Lebanese Kibbeh’s Nickname “Japanese Bomb”, Mystery Solved!

The Lebanese Kibbeh is a Lebanese favorite and is very popular in Middle Eastern cuisine. It is mainly made by pounding wheat with meat which forms a fine paste. Then, people would add pine nuts and other spices to the paste before forming it into the shapes we know and love.

Meet Jamilie Joseph

jamilie joseph lebanese kibbeh

Jamilie Joseph is an 80-year-old Lebanese lady living in NSW Australia. She participated in a web series discussing life as a widow. Alas, she passed away at 80 after getting affected by COVID-19. However, she is still remembered as an organizer whose kitchen was regularly filled with people and where she cooked food such as stuffed grape leaves and biscuits.

The mystery of Lebanese Kibbeh’s Nickname

Before passing away, she explained to us how the Lebanese Kibbeh was nicknamed the “Japanese Bomb”. This funny story is guaranteed to give you a smile! In the video, she explains how after World War 2, Japan was trying to invade Australia. A Lebanese man, running late for work, drops his lunch on the train rail while trying to abroad it. You probably guessed that he was going to have Kibbeh for lunch that day! However, he had to leave without it and the train passed by it. Later on, someone noticed it and asked staff in the train station about the weird object. They thought it looked like a Japanese bomb and asked everyone to get out of the station fearing it would explode. Once the police arrived, they tried to figure out how to remedy that. They started holding long sticks to try and poke the object while maintaining a safe distance. Then, a Lebanese man came to them and explained that it was just a Kibbeh ball. Ever since Kebbeh balls were nicknamed “Japanese Bomb”.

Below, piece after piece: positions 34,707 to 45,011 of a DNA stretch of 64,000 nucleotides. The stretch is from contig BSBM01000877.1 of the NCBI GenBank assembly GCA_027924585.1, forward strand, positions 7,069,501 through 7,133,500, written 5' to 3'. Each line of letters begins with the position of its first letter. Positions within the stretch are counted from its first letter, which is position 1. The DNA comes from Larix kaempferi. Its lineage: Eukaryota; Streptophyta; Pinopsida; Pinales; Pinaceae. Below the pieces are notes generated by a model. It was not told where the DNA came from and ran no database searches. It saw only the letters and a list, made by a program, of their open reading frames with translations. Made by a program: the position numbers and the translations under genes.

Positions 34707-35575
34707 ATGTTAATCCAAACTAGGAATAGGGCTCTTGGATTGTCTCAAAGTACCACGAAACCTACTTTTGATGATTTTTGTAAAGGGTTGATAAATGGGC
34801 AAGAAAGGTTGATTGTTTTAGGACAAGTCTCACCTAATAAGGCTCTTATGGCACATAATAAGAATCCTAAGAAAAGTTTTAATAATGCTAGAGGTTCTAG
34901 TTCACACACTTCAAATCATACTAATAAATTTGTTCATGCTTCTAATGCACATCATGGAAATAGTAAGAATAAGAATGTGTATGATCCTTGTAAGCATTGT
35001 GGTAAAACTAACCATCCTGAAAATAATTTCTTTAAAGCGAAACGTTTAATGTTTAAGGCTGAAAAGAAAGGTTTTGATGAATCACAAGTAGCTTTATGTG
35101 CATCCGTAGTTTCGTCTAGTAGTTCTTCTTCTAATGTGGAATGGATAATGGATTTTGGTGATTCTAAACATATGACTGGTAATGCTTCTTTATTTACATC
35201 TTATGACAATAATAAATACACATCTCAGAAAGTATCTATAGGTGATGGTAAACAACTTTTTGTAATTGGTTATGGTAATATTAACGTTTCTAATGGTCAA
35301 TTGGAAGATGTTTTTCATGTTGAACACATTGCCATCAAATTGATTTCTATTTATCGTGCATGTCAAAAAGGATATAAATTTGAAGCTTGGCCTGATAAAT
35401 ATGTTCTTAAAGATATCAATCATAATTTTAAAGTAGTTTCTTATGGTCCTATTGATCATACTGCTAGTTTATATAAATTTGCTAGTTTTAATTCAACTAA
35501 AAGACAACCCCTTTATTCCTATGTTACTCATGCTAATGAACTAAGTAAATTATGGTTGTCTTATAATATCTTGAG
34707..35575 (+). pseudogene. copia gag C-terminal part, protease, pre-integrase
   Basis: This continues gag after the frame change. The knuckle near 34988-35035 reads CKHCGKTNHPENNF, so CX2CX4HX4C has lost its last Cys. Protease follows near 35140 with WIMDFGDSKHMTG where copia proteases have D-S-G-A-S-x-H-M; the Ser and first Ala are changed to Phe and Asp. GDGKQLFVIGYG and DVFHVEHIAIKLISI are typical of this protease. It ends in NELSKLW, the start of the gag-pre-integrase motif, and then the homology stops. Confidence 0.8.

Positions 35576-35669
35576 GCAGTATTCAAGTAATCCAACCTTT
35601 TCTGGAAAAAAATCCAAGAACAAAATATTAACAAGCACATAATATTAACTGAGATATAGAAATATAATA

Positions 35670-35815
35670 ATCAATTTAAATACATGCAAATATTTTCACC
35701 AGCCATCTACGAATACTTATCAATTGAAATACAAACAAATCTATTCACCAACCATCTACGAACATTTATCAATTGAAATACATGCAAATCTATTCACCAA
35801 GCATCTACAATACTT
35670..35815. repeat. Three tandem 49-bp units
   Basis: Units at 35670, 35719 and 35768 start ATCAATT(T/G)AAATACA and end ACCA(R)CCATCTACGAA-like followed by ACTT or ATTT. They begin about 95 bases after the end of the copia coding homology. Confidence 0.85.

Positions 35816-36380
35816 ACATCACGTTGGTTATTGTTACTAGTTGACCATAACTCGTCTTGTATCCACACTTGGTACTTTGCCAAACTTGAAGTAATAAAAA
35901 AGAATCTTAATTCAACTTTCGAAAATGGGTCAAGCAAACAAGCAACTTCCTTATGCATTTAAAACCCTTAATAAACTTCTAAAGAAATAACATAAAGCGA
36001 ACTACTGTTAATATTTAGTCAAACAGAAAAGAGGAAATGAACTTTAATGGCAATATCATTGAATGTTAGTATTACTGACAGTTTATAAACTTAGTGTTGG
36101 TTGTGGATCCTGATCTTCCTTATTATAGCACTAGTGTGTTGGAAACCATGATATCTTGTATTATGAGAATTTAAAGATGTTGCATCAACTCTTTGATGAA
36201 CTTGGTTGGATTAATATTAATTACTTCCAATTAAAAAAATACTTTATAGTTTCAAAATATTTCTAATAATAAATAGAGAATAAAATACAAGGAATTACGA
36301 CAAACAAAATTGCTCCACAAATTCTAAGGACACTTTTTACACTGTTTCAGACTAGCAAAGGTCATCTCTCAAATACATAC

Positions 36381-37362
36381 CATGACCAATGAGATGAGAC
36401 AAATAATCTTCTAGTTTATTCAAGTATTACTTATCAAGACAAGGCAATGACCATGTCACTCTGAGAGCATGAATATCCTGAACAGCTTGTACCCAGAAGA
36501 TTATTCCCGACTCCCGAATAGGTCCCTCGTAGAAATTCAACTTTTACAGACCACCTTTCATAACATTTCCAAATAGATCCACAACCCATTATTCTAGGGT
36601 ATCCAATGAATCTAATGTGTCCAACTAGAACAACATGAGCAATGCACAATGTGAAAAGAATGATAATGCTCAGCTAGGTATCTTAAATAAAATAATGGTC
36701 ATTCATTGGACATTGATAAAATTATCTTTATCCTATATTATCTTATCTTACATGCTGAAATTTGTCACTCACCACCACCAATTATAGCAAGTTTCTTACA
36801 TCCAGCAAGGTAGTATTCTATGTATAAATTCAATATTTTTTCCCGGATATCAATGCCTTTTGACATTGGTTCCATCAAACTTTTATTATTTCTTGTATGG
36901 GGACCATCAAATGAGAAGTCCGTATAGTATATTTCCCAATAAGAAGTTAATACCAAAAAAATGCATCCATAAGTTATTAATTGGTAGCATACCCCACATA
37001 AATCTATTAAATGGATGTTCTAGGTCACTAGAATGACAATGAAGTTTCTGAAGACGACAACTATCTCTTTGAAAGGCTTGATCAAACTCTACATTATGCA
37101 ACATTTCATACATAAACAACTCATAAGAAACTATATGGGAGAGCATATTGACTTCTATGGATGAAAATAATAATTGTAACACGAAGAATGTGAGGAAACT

Bonus Content

The short video clip of Jamilie Joseph, where she explains how Kibbeh was nicknamed “Japanese Bomb”, was extracted from the original video of “Widows of Parramatta episode 5” posted on the channel “Widows of Parramatta“. The channel counts five episodes that explore the friendship of three elderly Lebanese-Australian widows, Layla Kisrwani, Jamilie Joseph, and Genevieve (Jenny) Khawaji. They have been friends and neighbors for over 50 years in Parramatta, an Australian City. The series was initially launched for organ and tissue donation in the Arab Australian community.

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